For many of us, especially loyal Butler fans, March Madness is the term used to describe NCAA tourney time for basketball. Yet for those of us in education, it is a madness of a different sort—the culmination of the testing season (year!) as statewide tests open and close their magic windows of evaluation periods. Yet during this frantic season of measuring and comparing, there is a lot we can learn from our counterpart in the “madness”—basketball.
In an interview with Pat Forde of Yahoo Sports, Coach Brad Stevens of Butler’s men’s basketball team shared this perspective on the final play of the Bulldogs’ nail-biting 64-63 win over Gonzaga in January.
“What goes through my mind is, the hay is in the barn. A guy makes a shot like that or doesn’t, it doesn’t define who we are. It doesn’t affect how I evaluate our team. It doesn’t break our season. I’m a huge person on growth over prize.”
Growth over prize. Isn’t this what we are after as educators?
You and your students shouldn’t be evaluated on the basis of one isolated moment. You seek the opportunity to show your students growth over time, as opposed to the outcome of a one shot test. The writer who interviewed Stevens could see the logic in this as well, stating this about the coach:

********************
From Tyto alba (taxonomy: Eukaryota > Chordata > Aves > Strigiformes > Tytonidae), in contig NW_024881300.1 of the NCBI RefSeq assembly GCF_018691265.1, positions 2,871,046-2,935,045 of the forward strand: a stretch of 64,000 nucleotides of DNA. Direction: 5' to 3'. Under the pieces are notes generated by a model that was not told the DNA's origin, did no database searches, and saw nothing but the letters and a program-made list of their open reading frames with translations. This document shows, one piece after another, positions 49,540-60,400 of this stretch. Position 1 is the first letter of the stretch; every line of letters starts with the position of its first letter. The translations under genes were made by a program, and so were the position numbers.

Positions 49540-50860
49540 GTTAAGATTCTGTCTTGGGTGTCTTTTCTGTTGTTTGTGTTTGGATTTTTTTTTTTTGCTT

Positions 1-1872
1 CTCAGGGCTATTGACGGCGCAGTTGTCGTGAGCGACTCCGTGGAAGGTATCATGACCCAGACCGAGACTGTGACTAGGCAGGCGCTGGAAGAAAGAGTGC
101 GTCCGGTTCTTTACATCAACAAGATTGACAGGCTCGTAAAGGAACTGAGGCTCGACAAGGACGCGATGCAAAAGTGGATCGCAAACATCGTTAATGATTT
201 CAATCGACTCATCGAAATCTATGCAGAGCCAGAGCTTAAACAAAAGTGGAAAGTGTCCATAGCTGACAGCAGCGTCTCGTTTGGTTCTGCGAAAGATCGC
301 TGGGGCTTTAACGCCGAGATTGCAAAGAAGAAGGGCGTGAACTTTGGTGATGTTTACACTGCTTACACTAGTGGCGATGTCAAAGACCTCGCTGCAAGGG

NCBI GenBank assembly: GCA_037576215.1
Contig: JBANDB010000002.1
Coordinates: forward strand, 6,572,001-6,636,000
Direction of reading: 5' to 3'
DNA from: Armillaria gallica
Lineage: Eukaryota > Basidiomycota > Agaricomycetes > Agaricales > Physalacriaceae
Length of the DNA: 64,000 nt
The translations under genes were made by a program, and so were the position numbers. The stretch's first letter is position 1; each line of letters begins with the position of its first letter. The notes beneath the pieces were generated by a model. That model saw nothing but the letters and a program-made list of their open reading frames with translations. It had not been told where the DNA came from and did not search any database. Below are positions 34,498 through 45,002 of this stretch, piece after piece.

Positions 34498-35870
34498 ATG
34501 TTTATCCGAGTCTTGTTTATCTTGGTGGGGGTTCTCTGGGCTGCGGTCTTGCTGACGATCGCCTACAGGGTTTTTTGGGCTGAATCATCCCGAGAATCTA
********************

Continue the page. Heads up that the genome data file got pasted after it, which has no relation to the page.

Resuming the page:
“He is analytical enough to know that his team’s performance cannot be accurately appraised on the basis of a single shot going in.”
Now, in the current culture of testing and the various “prizes” awarded for these single shot tests, I realize that emphasis on growth may seem as unobtainable as the half-court shot, but I encourage you to consider the following:
- Find ways to publically share and celebrate student growth in ways that have nothing to do with testing and “data walls.” Invite parents and community members in for an evening to see and hear from students as they share their learning from projects, original pieces of writing, conceptual displays of thinking, or student-led research.
- Invite experts to be members of your learning community. When we invite others to learn with us, then they begin to understand the depth of thinking, interest, and knowledge that students have about particular subjects.
- Be careful not to overemphasize the testing weeks with your students. We say we don’t want standardized tests to be the defining factor of our students, yet we often treat the weeks of testing like the defining moment of the school year. Great coaches work very hard to keep routines exactly the same during March Madness because they know that consistency will more likely produce the same quality of results they have achieved all year. You, as the coach of your classroom, will more accurately project to your students that you are confident of their outcomes if you don’t drastically change the routines.
Whether in basketball or the classroom, it is easy to get caught up in the madness. Just remember that one shot does not erase an entire body of work. Continue to help your students grow every day and remember that part of the success comes from loving the game.
Until next month,Dr. Ena Shelley